Come One, Come All (Maybe) to Erin Morgenstern’s Debut novel, The Night Circus

Several months ago, we posted a story about the debut of novelist Erin Morgenstern and her book, The Night Circus, which has been released, and which I have now gotten around to reading. When I wrote the initial article back in the summer, I was concerned about the way the publishing mavens (whom we call Gamemakers for their Capitol-esque approach) were manufacturing Morgenstern into their next cash cow. I was also amazed at all the hoopla surrounding the release of a book by a previously unpublished author, since such shenanigans are usually the norm for highly anticipated later installments of series like those of Rowling, Meyer, Riordan, and Collins. Yet, for her first novel (and it’s a stand-alone, not a series), Morgenstern got the whole bookstore-themes, entertainment, and costumed fans package we’ve come to expect from books 2, 4, or 7, rather than 1. Is the novel a magical must-read or the emperor’s new clothes? Follow me under the striped big top, and we’ll see.

Morgenstern has indicated that she began her process of writing the novel without a clear narrative vision, instead imagining a series of vignettes set in a dark, fin-de-siecle circus. That original vision remains in the novel’s structure, which, like the clock that is the centerpiece for the titular Le Circque des Reves, sort of falls apart and comes back together again: “bits of the body of the clock expand and contract, like pieces of a puzzle. As though the clock is falling apart, slowly and gracefully” (69). The separate components of the novel follow the pivotal characters in the circus’s creation, interspersed with later moments in the circus’s history seen through the eyes of reveurs (the black, white, and red- dressed fans who follow the circus all over the globe): the clock’s designer turned circus journalist, young circus afficiando Bailey (don’t get excited; there’s no one named Barnum that I noticed), and the readers ourselves as we travel through the circus (I’m not a big fan of using second person, but it makes sense here). With the exception of the last thread, the one telling us where we are going in the circus, each has a date and a (usually exotic) locale, leading up to the big Halloween 1902 climax.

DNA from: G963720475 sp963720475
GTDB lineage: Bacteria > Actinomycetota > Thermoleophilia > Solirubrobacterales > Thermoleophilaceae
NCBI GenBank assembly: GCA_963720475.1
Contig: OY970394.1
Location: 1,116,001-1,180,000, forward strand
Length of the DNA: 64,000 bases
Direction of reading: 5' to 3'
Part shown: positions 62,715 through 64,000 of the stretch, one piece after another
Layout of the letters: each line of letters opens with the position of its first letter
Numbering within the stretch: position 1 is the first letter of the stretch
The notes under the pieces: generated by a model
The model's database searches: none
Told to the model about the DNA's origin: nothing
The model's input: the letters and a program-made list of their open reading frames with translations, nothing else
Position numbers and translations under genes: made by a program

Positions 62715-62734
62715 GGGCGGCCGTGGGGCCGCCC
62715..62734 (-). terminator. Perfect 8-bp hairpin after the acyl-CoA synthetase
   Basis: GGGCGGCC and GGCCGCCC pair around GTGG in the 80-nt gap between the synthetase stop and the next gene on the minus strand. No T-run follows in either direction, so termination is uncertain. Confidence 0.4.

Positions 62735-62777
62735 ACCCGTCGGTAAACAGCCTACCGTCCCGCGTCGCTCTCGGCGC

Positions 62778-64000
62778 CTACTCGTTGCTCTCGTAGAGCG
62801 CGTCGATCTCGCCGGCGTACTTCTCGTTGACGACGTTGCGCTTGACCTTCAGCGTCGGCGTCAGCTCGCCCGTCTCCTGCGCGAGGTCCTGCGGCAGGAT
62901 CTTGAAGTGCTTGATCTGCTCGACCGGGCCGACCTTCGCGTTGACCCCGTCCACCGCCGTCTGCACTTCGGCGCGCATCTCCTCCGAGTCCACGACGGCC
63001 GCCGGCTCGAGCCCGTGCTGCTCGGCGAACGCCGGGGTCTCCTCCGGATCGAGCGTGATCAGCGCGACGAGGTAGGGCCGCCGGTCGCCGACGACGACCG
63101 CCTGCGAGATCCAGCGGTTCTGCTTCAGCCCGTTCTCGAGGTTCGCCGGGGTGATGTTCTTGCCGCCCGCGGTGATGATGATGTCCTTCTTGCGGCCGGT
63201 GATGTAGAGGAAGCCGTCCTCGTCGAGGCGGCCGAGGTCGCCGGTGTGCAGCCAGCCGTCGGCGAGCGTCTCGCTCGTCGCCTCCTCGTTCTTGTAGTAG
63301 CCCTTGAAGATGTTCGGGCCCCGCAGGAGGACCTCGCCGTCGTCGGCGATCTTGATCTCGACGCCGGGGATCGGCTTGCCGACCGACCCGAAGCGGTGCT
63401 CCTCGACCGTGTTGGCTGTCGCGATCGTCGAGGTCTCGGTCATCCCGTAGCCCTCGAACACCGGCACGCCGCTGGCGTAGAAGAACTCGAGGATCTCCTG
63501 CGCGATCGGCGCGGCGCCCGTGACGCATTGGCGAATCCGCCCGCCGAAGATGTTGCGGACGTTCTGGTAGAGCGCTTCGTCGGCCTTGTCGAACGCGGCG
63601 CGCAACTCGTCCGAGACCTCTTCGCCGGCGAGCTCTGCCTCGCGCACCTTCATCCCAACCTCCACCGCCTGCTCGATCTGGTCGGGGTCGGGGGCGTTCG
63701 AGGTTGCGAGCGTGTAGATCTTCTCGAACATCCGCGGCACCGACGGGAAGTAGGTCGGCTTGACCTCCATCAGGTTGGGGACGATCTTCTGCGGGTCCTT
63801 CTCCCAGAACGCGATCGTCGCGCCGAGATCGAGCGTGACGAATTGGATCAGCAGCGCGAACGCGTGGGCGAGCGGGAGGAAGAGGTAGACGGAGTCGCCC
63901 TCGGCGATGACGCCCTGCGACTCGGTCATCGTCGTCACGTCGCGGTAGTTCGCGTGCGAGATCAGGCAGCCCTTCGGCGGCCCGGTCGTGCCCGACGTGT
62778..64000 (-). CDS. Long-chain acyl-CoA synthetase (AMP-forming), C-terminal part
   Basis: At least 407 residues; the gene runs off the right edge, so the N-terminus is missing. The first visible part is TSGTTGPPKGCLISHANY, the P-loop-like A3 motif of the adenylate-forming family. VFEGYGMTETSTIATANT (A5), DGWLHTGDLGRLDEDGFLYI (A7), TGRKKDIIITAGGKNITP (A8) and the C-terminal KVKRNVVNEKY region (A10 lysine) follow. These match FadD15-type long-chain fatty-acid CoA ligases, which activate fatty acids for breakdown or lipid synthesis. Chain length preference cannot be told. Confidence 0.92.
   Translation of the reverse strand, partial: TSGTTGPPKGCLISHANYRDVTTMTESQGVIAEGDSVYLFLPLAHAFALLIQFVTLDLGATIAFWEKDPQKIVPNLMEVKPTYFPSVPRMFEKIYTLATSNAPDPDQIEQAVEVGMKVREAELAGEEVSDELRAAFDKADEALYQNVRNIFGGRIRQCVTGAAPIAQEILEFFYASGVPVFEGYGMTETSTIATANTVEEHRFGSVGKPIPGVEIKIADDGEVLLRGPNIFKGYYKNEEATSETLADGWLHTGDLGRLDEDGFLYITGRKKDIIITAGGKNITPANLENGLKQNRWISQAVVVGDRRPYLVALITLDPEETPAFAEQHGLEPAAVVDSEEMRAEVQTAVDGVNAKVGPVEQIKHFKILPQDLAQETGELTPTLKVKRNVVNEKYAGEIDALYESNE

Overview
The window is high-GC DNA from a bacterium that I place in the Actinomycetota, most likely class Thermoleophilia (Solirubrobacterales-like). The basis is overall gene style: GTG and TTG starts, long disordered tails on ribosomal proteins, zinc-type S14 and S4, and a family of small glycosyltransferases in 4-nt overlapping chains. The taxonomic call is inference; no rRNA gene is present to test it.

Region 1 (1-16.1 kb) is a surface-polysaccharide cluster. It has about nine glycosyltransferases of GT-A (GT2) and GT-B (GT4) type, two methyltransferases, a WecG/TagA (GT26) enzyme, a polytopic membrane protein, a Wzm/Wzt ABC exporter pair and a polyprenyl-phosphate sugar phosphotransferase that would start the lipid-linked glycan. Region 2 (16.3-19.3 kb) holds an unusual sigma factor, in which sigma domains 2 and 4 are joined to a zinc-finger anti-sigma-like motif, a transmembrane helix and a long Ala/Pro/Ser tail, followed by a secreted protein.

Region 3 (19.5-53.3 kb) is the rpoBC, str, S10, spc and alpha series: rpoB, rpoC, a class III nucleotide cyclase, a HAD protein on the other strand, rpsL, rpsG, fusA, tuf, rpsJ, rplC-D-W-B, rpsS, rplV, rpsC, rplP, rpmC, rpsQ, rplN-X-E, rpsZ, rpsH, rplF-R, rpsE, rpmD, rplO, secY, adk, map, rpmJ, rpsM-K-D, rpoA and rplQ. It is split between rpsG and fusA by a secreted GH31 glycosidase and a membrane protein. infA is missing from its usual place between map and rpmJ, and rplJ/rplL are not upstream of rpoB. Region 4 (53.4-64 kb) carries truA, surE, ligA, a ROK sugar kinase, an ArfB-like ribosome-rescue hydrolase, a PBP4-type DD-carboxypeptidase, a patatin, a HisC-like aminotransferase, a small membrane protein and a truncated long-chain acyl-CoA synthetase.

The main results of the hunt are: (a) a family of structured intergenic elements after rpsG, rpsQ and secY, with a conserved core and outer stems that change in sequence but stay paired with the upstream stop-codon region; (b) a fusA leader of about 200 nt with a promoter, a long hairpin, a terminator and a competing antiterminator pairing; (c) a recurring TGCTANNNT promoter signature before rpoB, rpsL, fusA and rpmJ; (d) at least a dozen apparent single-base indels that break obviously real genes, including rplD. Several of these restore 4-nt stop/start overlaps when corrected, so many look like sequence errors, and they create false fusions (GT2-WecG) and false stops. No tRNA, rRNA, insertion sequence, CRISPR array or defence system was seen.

Ostensibly, the story is about a pair of young, talented magicians locked in a duel to the death with the circus as venue (and of course they fall in love), but, like a good circus, the story is an ensemble piece, and it is hard to say who really is the star of the show. Rather, the various intertwined stories function, like the circus itself, as separate but interconnected tents that work together as a cohesive whole. The real ringmaster of the circus is Morgenstern, as she seems to be the only one who really knows where all the rings of her story will intersect.